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PostPosted: Fri 01 Jul 2022 5:41 pm 
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silmeth wrote:
djwebb2021 wrote:
You gave the OP a form taught to be wrong in the pre-standardised schools and grammar books of the century before the introduction of the Caighdeán Oifigiúíl.


Do you have any proof that it indeed was taught to be wrong?

So far you’ve shown that late 19th c. and early 20th c. grammar books used that spelling, nothing more. I’ve shown that you could find both in the most authoritative dictionary of the time, and it was also shown to you that many actual published texts used a different convention.

Also, those students would often encounter Irish written in seanachló in graveyards. And when you look at many Gaeltacht grave stones from late 19th and early 20th century, you’ll again often see the h-prothesis without a hyphen, like on this grave from Corca Dhuibhne:

Image

Tomás Ruiséal bocht, his grave is not authentic.




It seems to me the grammars wrote h- in order to be more explicit about the mutations, thus making it a bit easier to parse for learners. But that does not mean that this was really deemed a better convention by educated native speakers, or that any consensus about it really existed. And from the variation in Dinneen’s dictionary (or the variation between ḃfuil and ḃ-fuil in Christian Brothers’ grammar) it seems to me that most of them did not care and considered both to be correct. All the literate ones were probably used to reading all those variants anyway.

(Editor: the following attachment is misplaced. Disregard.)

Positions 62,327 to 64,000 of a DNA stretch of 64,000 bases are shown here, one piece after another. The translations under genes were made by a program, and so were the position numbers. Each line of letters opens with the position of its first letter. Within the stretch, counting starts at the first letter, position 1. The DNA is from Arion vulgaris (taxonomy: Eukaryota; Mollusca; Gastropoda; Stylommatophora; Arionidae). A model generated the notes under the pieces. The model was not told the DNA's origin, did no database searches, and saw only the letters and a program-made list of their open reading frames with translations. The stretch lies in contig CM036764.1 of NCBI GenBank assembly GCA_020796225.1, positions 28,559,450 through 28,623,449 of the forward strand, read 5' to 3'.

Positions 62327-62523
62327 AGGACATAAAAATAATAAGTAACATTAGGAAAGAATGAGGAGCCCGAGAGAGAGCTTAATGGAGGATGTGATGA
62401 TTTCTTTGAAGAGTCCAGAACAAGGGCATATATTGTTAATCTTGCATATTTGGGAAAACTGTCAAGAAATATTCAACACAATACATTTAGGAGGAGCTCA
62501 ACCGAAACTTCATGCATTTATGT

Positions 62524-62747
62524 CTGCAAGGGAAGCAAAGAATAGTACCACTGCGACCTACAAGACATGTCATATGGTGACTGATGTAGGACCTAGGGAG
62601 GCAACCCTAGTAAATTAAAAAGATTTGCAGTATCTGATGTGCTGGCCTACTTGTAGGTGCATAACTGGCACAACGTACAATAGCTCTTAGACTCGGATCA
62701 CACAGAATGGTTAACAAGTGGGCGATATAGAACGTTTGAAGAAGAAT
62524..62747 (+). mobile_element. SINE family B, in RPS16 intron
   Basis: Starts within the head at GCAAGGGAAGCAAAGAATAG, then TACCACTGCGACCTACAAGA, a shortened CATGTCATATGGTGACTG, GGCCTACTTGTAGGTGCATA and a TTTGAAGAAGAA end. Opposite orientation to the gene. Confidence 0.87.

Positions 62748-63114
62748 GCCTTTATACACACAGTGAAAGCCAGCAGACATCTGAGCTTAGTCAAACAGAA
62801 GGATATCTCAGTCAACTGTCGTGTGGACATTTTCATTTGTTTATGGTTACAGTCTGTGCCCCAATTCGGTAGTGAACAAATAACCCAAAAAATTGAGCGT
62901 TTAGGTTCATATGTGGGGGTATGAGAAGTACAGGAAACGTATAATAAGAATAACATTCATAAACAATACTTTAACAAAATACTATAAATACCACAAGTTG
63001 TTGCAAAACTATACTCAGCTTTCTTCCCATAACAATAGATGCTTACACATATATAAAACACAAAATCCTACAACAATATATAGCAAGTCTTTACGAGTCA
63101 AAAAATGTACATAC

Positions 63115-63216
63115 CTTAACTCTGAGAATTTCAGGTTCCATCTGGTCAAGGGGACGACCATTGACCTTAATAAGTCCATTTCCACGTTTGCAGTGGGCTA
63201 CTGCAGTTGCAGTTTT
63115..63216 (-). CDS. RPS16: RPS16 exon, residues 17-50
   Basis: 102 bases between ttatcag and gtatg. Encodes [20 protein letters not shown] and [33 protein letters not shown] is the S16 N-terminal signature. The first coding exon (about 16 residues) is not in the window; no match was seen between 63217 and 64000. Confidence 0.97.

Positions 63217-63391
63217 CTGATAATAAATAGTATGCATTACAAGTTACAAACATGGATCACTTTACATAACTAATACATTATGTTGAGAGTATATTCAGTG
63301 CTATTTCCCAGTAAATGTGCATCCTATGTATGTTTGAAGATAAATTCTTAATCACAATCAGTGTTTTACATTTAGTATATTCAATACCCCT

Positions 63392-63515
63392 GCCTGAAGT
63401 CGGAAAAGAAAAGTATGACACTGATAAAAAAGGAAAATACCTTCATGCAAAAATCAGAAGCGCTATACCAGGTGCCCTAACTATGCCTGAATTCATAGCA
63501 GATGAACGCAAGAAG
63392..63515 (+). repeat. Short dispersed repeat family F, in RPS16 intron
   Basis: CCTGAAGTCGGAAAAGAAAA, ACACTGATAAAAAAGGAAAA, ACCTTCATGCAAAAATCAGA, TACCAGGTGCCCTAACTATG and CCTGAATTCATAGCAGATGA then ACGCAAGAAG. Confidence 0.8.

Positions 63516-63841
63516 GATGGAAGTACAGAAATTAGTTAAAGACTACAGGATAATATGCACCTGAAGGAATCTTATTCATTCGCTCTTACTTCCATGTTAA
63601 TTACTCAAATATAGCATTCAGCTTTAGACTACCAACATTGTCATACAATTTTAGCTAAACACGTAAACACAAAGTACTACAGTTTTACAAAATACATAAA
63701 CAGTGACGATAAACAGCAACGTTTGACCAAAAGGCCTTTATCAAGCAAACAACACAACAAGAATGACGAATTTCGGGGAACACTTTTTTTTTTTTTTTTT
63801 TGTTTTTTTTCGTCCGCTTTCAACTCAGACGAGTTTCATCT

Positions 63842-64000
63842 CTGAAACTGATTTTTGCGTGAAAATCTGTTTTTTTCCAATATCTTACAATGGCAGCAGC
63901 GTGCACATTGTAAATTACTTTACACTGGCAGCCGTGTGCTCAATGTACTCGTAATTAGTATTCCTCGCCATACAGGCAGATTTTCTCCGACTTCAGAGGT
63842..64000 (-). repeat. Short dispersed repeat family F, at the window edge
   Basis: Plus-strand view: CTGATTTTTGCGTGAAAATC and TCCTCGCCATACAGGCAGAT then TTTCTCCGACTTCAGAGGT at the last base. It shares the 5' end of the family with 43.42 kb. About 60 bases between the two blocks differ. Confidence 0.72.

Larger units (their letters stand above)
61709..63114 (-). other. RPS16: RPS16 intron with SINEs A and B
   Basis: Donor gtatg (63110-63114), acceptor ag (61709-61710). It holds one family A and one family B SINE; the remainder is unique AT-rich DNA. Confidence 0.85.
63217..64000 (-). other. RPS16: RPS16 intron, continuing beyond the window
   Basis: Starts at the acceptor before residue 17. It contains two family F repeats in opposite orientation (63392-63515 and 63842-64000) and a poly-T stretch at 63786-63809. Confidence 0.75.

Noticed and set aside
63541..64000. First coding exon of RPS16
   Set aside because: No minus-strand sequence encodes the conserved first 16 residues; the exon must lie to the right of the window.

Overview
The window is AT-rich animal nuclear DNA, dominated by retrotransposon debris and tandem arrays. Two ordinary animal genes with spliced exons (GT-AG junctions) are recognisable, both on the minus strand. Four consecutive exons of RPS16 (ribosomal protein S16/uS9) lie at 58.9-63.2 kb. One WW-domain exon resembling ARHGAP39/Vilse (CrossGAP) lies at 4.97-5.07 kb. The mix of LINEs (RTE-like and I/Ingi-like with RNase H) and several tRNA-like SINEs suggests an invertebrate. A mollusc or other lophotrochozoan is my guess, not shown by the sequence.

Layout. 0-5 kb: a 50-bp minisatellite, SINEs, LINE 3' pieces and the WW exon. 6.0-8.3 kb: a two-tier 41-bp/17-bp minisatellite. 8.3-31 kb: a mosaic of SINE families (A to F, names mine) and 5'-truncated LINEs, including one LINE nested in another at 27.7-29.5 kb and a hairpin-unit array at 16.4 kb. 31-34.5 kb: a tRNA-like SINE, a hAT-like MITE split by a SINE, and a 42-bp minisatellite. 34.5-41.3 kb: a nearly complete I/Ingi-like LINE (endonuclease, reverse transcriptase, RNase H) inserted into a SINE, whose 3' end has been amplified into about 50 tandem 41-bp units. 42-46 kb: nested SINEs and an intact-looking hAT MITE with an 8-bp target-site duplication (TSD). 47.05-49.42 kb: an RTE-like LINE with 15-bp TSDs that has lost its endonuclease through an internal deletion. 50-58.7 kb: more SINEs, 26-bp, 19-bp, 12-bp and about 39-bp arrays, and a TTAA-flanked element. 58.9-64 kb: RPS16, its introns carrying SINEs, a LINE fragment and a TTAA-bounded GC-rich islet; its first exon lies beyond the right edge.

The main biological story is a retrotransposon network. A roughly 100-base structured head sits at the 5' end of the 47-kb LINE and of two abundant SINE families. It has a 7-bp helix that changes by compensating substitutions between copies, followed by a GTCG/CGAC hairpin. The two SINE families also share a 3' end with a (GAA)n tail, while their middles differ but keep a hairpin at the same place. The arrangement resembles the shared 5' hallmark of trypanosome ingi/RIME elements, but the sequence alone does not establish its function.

Well, I have shown that O'Donovan speaking of similar uses of hyphens and apostrophes showed that grammarians recommended the usage used by Peadar Ua Laoghaire. I know you're one of those people who likes to go round and round in circles. Peadar Ua Laoghaire's usage in all of his manuscripts and nearly all of his books was to use the hyphen, although he didn't personally typeset his books, and could stop typesetters from occasionally deviating. The Christian Brother's grammar showed what grammarians at the time regarded as correct Irish - it was not just "putting in a hyphen not to confuse learners", but showing what correct usage was. Dinneen's usage in his only novel was clear - the same as what was recommended by O'Donovan. Now I can't claim that dictionaries can stop all writers of English from writing cozy instead of cosy -- but dictionaries do illustrate the best usage. There were some writers of Irish who deviated from the best usage, as is the case in all languages. "na hÉireann" is wrong, as there is no Irish word "hÉireann".


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PostPosted: Fri 01 Jul 2022 5:45 pm 
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galaxyrocker wrote:
On top of that, I just went and checked out many other pre-Caighdeán works by native speakers. Tomás Ó Máille and his brother both used it without the hyphen, as did Ó Cadhain and Pádraig Óg Ó Conaire. Seosamh Mac Grianna didn't use the hyphen, and, since apparently on stuff written in Munster is 'authentic', neither did An Seabhac, himself a very well-educated native speaker from Kerry.